Inverting the usual idea of a celebration of childbirth and motherhood, Dillon’s poems examine another dimension of motherhood that is rarely explored. Using poetry’s powerful, emotional triggers, Dillon creates a mother’s point of view that is central and immediate through her acute powers of observation and her intense imagery. From the very first poem we bear witness as a mother offers fierce counsel to her daughter to atone for a festering secret. Personal and congenital mythologies reticulate like Celtic knot work, revealing in fragments what she has tried in vain to suppress — a malaise of the heart and a hereditary disease, eased only in confessing its pathology to her daughter.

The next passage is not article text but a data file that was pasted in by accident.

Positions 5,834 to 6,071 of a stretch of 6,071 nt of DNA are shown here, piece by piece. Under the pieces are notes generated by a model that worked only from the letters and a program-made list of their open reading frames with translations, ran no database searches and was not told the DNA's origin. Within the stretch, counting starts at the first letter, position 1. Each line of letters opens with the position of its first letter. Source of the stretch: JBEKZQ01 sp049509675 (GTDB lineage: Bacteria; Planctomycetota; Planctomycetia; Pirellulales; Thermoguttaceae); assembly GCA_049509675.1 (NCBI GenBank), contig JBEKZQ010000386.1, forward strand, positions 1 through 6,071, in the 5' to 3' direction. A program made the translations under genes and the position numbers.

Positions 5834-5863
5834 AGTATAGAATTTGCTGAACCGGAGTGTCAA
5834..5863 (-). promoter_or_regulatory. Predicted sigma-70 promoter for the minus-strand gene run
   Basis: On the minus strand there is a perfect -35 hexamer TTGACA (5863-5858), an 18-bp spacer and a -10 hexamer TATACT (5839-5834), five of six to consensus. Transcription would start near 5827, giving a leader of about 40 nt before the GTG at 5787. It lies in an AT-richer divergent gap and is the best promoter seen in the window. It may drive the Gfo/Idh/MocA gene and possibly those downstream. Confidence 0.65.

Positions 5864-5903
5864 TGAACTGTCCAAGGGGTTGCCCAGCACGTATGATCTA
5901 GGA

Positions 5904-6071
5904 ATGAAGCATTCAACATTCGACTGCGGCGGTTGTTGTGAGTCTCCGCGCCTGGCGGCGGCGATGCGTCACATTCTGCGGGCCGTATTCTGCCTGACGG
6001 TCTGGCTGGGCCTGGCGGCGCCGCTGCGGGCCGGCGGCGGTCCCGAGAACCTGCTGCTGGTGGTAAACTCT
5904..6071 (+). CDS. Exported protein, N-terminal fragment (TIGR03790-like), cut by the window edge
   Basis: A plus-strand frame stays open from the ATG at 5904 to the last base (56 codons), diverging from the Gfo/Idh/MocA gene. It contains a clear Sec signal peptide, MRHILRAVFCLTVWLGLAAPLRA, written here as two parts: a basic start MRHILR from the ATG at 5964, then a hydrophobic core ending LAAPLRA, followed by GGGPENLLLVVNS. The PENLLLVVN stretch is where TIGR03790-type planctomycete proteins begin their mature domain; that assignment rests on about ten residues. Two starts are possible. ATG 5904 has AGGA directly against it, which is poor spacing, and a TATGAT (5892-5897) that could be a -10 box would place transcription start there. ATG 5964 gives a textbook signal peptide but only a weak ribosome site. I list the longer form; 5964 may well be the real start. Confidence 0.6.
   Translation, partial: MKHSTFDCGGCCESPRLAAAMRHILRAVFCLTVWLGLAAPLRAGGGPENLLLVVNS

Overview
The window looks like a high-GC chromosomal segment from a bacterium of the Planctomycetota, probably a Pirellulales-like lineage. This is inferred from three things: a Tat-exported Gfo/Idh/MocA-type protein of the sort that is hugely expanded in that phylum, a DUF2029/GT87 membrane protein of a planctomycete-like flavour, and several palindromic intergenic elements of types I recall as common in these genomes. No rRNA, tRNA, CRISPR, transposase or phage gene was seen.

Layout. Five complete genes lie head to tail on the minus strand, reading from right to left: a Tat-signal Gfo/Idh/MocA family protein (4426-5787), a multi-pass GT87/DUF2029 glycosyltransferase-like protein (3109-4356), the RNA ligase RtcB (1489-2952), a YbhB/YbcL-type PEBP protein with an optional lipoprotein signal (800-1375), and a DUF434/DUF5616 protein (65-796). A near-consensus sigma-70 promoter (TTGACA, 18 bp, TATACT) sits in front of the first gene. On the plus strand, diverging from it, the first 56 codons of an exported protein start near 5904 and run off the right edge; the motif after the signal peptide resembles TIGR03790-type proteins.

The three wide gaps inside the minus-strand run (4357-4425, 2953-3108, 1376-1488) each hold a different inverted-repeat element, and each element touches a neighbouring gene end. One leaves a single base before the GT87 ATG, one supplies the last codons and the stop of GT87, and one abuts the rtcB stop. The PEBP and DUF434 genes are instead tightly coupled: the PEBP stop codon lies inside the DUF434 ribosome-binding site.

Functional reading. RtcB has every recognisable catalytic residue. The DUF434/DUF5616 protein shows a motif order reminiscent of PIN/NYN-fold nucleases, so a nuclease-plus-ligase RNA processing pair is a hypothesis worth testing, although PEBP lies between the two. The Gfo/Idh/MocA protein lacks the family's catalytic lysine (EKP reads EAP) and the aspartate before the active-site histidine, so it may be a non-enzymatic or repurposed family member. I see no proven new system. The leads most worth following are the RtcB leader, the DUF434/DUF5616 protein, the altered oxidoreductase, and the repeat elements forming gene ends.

In their tone and vivid imagery, as well as emotional precision, these poems are reminiscent of the mother poems of Sharon Olds and Sylvia Plath, with the grieving defiance of Gwendolyn Brooks. Uniquely, A. B. Dillon locates this specific mother’s tribulations in an ancestral context: the pains, joys, and failures are not only of her time but of every time before.